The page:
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  • Dec 19, 2014
  • Updated: 11:25pm
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DIPLOMACY

Premier Li Keqiang offers to help end Pakistan's energy crisis

Li Keqiang urges ally to prioritise their collaboration in power generation projects and boosting bilateral trade to US$15 billion

PUBLISHED : Thursday, 23 May, 2013, 12:00am
UPDATED : Thursday, 23 May, 2013, 5:58pm

China and Pakistan should make co-operation on power generation a priority, Premier Li Keqiang said, as Islamabad seeks to end an energy crisis that causes power cuts of up to 20 hours a day and brings the economy to a near standstill.

Li arrived in Islamabad yesterday on the second leg of his first official trip since taking office in March, after a visit to India.

Security was tight, with mobile phone networks across the city shut down.

Li held talks with President Asif Ali Zardari and officials signed a series of memorandums of understanding on economic, science, technology and energy issues.

Prime minister-elect Nawaz Sharif, set to meet Li today, will doubtless be hoping the visit leads to closer trade ties after his Pakistan Muslim League-Nawaz party triumphed in the May 11 general election on a promise to revitalise the economy.

Li said there was still "great potential" for the relationship. Bilateral trade last year topped US$12 billion for the first time and both sides aim to reach US$15 billion in the next two or three years.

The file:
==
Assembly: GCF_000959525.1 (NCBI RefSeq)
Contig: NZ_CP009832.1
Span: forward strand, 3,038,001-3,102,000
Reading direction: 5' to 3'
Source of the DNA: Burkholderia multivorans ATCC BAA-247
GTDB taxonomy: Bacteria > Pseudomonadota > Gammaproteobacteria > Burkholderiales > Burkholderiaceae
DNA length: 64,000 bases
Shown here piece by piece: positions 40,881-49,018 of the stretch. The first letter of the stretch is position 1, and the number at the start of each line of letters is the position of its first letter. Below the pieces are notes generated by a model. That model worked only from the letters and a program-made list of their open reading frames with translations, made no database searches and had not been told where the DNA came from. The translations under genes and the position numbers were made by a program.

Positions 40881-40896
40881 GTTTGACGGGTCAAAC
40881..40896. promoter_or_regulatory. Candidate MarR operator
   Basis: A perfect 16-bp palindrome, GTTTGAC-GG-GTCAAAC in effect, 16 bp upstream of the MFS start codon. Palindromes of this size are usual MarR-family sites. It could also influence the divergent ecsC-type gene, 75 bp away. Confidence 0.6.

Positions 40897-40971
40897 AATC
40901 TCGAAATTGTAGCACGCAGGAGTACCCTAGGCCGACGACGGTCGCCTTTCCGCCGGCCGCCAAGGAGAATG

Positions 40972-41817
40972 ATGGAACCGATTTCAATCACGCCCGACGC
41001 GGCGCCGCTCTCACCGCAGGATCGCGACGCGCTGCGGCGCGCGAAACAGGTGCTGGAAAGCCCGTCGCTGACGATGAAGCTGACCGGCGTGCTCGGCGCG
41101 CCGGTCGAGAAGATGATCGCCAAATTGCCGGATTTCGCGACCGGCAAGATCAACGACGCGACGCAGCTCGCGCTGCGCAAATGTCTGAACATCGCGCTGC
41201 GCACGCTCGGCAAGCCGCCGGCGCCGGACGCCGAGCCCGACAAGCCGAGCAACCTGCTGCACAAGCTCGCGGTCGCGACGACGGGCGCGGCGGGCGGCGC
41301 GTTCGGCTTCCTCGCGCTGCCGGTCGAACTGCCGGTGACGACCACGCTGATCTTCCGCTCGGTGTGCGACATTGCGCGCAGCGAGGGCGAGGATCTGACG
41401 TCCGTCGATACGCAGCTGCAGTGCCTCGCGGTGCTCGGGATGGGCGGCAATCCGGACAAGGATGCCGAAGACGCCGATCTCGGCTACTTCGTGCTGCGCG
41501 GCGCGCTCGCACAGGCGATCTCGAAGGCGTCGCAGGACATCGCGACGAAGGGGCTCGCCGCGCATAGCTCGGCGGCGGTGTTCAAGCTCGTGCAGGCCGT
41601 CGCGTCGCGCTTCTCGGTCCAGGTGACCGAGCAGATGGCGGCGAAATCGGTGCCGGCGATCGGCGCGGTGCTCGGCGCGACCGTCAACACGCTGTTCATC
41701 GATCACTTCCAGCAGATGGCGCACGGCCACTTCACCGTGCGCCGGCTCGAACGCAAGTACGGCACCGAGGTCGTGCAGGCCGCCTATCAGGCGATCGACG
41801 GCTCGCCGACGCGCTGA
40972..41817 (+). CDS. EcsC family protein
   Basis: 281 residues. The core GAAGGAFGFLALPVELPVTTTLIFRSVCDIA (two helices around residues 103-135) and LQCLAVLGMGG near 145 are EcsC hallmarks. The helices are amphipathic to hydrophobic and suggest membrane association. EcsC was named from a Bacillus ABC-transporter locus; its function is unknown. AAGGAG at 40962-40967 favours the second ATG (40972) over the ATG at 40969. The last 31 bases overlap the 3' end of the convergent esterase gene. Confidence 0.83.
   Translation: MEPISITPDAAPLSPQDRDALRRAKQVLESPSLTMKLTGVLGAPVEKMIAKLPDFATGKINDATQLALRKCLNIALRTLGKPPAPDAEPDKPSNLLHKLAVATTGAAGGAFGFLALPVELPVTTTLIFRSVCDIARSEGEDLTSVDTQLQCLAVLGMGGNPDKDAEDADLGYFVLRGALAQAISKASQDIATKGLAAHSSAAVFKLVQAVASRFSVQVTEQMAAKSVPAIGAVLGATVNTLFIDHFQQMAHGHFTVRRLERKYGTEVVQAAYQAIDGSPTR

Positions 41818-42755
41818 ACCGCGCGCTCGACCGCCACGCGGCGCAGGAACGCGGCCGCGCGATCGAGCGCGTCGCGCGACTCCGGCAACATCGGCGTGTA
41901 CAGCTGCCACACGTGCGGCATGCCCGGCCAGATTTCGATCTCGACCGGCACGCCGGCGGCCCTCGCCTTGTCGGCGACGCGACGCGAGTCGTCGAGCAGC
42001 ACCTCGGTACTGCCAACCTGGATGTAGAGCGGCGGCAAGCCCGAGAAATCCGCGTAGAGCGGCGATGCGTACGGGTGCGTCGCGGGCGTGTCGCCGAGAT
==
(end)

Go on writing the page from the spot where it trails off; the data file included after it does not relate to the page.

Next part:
"Our two sides should focus on carrying out priority projects in connectivity, energy development and power generation and promoting the building of a China-Pakistan economic corridor," Li said.

The power shortages have sparked violent protests and crippled key industries, costing hundreds of thousands of jobs in a country already beset by high unemployment, a failing economy, widespread poverty, sectarian bloodshed and a Taliban insurgency.

There are several joint energy and infrastructure projects under way in Pakistan and China has taken over operation of the strategically important Gwadar port.

When complete, the port, which is close to the Strait of Hormuz, a key oil shipping lane, is expected to open up an energy and trade corridor from the Gulf, across Pakistan to western China, and could be used by the PLA navy, upsetting India.

Li also stressed China's support of Pakistan's efforts to "uphold independence, sovereignty and territorial integrity" in a possible reference to India and to America's use of drone strikes against militants in Pakistan.

Li also linked growth in China's restive west with that in Pakistan. "Both sides are of the view that by connecting China's development and Pakistan's development, we can create a joint economic corridor linking the central and western parts of China and Pakistan," he said.

Reuters, Agence France-Presse

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